There's a monthly subscription fee of around £17 if you're selling less than 500 books, which could add up if you don't manage to sell all of your books quickly. On top of this, you'll pay an 8% commission for every sale (minimum £0.30).

    Sell on Abebooks »


This list certainly isn't exhaustive. There are loads of other sites out there that could get you a good deal on your old books. These are just our top picks.

Before you start selling books online, think about how many books you have to sell, and what the most practical option will be.

Ever considered buying and upselling products to make a bit of extra money at uni? Our guide tells you how.

Alternative ways to sell books

Book for sale on market stall

Credit: Ekaterina Pokrovsky – Shutterstock

Although selling used university books online is now the most common way of doing it, there are other routes too.

They might take a little bit more effort but you won't have to fork out on postage or seller fees, so they can work out better value in the long run.

Advertise second-hand books on notice boards

Although you might be in the habit of walking past uni notice boards without giving them a second glance, they're actually great spots for buying and selling textbooks.

Once you start looking, you'll likely find that students are trying to sell their second-hand books by pinning up ads on noticeboards.

If you're taking a really specific course, this could be a great option as you're advertising and selling in a place where you know students who need your books will be hanging out.

Most of the time it's free to put up a notice. You'll also probably be able to charge a decent amount for the used books (and won't have to worry about postage fees).

It's one of the easiest options too. All it requires is jotting down the titles and your contact details on a piece of paper, pinning it up, and waiting for responses. A pretty quick way to make cash from your old books, if you ask us.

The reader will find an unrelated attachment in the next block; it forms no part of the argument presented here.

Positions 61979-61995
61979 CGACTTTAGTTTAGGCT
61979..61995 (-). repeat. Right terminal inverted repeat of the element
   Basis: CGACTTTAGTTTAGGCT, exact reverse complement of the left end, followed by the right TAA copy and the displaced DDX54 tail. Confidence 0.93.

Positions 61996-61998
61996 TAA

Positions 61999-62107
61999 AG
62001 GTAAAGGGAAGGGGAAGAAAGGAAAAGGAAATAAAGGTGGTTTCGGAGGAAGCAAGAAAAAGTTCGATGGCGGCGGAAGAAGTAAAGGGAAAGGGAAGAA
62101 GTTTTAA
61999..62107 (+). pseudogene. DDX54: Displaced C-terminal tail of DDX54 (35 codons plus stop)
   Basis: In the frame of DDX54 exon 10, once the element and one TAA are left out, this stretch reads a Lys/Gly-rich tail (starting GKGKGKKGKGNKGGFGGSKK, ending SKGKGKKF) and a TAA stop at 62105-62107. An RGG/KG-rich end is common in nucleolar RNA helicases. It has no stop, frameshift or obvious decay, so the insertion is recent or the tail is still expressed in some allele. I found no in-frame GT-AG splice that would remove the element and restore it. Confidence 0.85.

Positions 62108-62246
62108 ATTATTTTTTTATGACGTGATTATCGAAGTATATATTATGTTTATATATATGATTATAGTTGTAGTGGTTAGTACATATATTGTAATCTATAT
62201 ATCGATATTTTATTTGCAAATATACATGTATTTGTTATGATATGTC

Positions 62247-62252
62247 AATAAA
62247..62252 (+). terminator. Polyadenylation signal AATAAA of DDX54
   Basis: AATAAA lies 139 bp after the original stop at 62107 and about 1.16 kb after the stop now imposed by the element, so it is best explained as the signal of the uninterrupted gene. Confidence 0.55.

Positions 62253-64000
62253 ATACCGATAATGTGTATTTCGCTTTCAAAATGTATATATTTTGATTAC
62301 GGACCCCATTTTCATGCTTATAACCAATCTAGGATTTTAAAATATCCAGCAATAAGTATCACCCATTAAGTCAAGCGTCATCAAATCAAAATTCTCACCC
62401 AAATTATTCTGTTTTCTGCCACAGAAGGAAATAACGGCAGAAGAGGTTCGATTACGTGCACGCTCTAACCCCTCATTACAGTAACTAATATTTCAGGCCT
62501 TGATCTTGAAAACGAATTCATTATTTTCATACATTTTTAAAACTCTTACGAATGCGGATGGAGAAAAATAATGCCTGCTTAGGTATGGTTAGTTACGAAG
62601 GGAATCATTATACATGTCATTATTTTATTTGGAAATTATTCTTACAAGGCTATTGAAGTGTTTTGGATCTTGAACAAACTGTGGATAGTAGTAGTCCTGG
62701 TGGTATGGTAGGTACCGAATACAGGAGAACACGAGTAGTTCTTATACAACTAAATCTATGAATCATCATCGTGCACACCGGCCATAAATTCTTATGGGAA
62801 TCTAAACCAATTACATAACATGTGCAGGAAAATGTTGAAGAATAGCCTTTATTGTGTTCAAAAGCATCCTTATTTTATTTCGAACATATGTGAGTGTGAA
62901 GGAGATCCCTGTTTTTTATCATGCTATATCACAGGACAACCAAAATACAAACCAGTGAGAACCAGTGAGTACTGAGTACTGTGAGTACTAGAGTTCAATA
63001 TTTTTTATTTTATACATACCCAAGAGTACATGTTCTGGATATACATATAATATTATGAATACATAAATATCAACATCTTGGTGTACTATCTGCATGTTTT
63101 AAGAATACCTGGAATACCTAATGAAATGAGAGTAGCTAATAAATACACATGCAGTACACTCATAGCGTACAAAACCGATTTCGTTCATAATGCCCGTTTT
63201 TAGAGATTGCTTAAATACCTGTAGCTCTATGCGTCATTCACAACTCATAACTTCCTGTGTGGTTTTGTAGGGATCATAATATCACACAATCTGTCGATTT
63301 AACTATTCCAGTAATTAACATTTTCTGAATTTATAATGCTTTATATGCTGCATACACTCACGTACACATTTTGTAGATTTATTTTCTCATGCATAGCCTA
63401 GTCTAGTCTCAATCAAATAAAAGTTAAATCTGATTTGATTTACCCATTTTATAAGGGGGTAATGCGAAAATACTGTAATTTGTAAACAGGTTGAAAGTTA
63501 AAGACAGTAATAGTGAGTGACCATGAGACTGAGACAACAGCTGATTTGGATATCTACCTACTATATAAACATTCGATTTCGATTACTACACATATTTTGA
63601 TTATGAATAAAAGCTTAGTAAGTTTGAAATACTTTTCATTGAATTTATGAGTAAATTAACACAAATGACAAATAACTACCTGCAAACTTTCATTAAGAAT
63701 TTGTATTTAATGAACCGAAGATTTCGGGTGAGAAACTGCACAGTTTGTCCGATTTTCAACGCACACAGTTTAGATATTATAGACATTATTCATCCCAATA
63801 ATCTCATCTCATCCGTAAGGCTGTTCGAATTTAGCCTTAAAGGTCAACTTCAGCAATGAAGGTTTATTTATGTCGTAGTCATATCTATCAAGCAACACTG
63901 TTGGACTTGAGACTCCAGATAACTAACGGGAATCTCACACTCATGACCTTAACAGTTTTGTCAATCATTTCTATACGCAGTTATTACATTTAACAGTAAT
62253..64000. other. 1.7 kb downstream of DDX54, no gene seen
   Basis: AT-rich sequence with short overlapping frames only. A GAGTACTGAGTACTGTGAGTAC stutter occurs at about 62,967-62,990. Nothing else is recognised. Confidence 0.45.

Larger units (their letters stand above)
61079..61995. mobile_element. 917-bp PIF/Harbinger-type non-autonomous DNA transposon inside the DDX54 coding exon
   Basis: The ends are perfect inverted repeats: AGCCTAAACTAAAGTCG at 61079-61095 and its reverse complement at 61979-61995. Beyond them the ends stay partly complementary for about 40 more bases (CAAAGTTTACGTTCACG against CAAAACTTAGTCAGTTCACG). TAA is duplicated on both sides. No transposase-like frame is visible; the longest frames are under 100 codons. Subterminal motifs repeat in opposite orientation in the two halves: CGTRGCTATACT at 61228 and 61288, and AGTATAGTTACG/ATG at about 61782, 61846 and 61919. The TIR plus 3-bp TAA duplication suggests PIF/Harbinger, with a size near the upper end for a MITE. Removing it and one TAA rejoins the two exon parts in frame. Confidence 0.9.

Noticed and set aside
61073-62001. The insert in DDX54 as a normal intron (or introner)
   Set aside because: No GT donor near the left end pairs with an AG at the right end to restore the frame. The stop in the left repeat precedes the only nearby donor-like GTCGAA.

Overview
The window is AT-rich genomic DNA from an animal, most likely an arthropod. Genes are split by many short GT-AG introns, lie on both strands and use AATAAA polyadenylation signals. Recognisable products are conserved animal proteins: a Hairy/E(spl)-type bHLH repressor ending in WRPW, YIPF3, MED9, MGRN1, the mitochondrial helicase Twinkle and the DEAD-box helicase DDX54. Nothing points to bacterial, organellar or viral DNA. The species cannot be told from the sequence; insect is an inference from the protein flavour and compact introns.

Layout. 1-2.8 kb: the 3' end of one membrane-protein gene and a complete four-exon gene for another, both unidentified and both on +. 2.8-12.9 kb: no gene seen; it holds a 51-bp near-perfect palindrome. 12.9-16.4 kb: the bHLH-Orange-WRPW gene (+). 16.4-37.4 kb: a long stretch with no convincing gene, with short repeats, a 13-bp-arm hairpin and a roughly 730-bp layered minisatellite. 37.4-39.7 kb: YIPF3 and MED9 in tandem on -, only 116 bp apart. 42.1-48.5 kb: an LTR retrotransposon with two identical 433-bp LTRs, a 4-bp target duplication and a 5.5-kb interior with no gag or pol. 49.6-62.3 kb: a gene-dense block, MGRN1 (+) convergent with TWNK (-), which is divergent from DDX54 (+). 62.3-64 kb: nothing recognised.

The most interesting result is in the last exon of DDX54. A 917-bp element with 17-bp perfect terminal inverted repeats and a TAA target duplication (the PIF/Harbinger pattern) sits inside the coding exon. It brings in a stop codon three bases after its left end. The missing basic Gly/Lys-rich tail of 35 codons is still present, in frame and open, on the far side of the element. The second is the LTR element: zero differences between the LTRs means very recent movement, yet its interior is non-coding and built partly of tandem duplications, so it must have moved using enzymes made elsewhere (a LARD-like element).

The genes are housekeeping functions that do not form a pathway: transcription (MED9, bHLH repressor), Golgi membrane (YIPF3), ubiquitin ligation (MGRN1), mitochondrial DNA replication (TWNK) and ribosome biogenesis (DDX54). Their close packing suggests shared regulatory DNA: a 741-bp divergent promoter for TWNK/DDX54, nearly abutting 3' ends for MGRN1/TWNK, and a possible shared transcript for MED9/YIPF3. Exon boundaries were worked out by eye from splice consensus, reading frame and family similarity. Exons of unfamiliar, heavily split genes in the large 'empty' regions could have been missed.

Bring your old books to local markets and car boot sales

If you fancy selling second-hand books the good old-fashioned way, you could hire a stall at your local market or car boot sale. Stall rental prices vary massively depending on where they are and what they specialise in, but some start at just a few quid.

Obviously, this option requires a bit of legwork. You'll have to get all your books there and hang around while customers browse, but you might be lucky and sell everything you have in less than a few hours.

Look out for markets and fairs that specialise in books, and consider paying a visit before you commit to taking a stall. Nothing wrong with a bit of market research (see what we did there?).

Some markets will be more popular than others when it comes to subjects and niches, so do a bit of research to make sure you're choosing the right place to sell your books.

Offer your pre-loved books to bookshops

You should be able to find a second-hand bookshop near you that wants to buy your old books.

This is a particularly good option if you want to sell a large collection of books, but can't be bothered with all the standing around involved in manning a stall or a car boot sale.

Many second-hand book shops will even take a trip to your house and offer you a combined sum for all the books you're looking to sell.

They'll also organise the delivery to their shop, so this requires minimum effort from your side. Although this is reflected in the amount of cash you'll get back for this method, as prices tend to be pretty low.

Bear in mind that, whether you're selling used textbooks or first-edition fiction, some wear and tear is expected. But, more significant damage can impact the price or even make your book unsellable.

Make sure you keep your books away from sunlight as much as possible and if you have to carry them around, invest in some protective covers.

To make a bit more cash online, have a look at these VERY surprising things you can make money from selling. Who'd have thought you could sell your old loo roll?

Jake Butler

WRITTEN BY Jake Butler

Jake joined Save the Student in 2010 and is the COO. As an expert across student finance, Jake has appeared on The BBC, The Guardian, Which?, ITV, Channel 5 and many other outlets. He particularly enjoys sharing tips on saving money and making extra money with opportunities like paid surveys and part-time jobs.